As a result of her stepfather's molestation, "AAA" became pregnant and delivered a baby girl on November 11, 2001.

Accordingly, appellant was charged with six counts of rape before the Regional Trial Court of Labo, Camarines Norte, Branch 64.

Version of the Defense

In his defense, appellant denied having raped "AAA" during the months of November and December 2000. He proffered that he was either away from home or that family members were at home. However he admitted having sexual intercourse with "AAA" sometime in January, February, March and April 2001 but claimed that the same were consensual.

Ruling of the Regional Trial Court

On February 9, 2012, the RTC rendered its Decision finding appellant guilty beyond reasonable doubt of six counts of rape and sentencing him for each count to suffer the penalty of reclusion perpetua. He was also ordered to pay "AAA" the amounts of P50,000.00 as moral damages and P25,000.00 as exemplary damages for each offense.

Ruling of the Court of Appeals

On appeal, the CA affirmed the RTC Decision. Thus:

WHEREFORE, premises considered, the instant Appeal is DENIED. The assailed Decision of the Regional Trial Court of Labo, Camarines Norte, Branch 64 dated 9 February 2012 in Criminal Cases Nos. 02-0881, 03-1029 up to 03-1033 is hereby AFFIRMED in toto.


Undeterred, appellant is now before this Court via the present appeal to gain a reversal of his conviction based on the lone assigned error that:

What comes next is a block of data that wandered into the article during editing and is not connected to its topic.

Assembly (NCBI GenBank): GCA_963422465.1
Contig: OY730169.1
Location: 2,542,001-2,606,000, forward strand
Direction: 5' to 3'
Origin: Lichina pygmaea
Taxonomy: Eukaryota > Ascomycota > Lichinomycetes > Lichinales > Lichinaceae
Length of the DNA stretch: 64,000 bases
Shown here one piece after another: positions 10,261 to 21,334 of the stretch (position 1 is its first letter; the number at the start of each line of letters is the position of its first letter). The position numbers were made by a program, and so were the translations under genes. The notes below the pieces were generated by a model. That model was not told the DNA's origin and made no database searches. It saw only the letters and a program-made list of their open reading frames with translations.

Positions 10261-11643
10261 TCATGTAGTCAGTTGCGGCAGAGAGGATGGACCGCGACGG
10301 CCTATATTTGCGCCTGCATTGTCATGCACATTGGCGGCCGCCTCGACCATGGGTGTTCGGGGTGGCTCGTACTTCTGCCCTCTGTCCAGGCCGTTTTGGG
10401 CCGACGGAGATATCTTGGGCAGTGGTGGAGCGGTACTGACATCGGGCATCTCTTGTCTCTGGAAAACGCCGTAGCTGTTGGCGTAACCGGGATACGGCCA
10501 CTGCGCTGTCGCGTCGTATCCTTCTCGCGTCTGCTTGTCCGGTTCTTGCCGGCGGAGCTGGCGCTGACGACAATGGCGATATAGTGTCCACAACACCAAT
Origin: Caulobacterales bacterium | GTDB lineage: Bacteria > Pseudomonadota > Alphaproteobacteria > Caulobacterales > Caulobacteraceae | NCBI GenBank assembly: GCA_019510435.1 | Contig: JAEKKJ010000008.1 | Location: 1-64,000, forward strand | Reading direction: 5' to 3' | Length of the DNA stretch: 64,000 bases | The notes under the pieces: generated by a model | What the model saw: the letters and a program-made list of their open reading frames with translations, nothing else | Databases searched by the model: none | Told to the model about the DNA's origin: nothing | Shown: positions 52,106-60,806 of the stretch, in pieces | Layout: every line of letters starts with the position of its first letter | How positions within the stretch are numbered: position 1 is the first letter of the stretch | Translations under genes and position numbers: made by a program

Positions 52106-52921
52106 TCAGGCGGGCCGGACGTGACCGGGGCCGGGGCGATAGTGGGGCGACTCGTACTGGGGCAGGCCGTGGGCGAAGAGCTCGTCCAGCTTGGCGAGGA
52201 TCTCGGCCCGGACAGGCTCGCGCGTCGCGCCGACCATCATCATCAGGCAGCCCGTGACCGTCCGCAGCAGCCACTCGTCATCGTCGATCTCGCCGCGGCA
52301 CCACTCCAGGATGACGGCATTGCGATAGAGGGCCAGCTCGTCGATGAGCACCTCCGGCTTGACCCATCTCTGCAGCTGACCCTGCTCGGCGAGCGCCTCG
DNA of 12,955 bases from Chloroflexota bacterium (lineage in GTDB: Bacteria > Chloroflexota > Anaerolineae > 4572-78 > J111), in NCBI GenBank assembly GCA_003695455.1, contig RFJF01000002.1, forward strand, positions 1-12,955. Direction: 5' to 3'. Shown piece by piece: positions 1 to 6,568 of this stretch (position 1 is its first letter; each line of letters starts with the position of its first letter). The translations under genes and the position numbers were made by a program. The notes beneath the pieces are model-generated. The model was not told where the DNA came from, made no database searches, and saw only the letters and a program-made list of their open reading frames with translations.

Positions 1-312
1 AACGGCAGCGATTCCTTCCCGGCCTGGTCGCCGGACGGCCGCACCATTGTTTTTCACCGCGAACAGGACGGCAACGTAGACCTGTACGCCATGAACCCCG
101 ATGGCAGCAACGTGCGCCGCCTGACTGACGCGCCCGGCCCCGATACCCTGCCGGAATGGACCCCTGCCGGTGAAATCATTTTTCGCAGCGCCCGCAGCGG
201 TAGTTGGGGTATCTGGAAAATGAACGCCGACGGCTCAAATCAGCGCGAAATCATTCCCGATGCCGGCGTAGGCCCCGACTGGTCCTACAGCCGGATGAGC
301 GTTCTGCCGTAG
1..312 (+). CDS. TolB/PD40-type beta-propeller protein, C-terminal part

The trial court gravely erred in finding the accused-appellant guilty beyond reasonable doubt of the crimes charged.[5]

Our Ruling

The appeal lacks merit.

Essentially, the arguments of appellant, as premised in his Appellant Brief, boil down to the issue of credibility. The oft-repeated rule is that "the determination by the trial court of the credibility of the witnesses when affirmed by the appellate court, is accorded full weight and credit as well as great respect, if not conclusive effect and that findings of the trial courts which are factual in nature and which involve credibility are accorded respect when no glaring errors[,] gross misapprehension of facts[,] or speculative, arbitrary and unsupported conclusions can be gathered from such findings."[6]

Upon perusal of the records of the case, we see no reason to reverse or modify the findings of the RTC as affirmed by the CA on the credibility of the testimony of the victim "AAA."

In his bid for acquittal, appellant contends that from the testimony of "AAA," there was no showing that she defended her honor and dignity with utmost courage and determination. He avers that "AAA's" silence and lack of showing of any outrage place her story in grievous doubt.

Appellant's arguments deserve scant consideration. The Court has declared repeatedly that "failure to shout or offer tenacious resistance does not make voluntary the victim's submission to the perpetrator's lust. Besides, physical resistance is not an element of rape."[7] Moreover, a rape victim is oftentimes controlled by fear rather than reason. The use of a knife and bolo and the threat of death posed by appellant constituted sufficient force and intimidation to cow "AAA" into submission. Furthermore, appellant, who is "AAA's" stepfather, undoubtedly exerted a strong moral influence over "AAA," which may even substitute for actual physical violence and intimidation.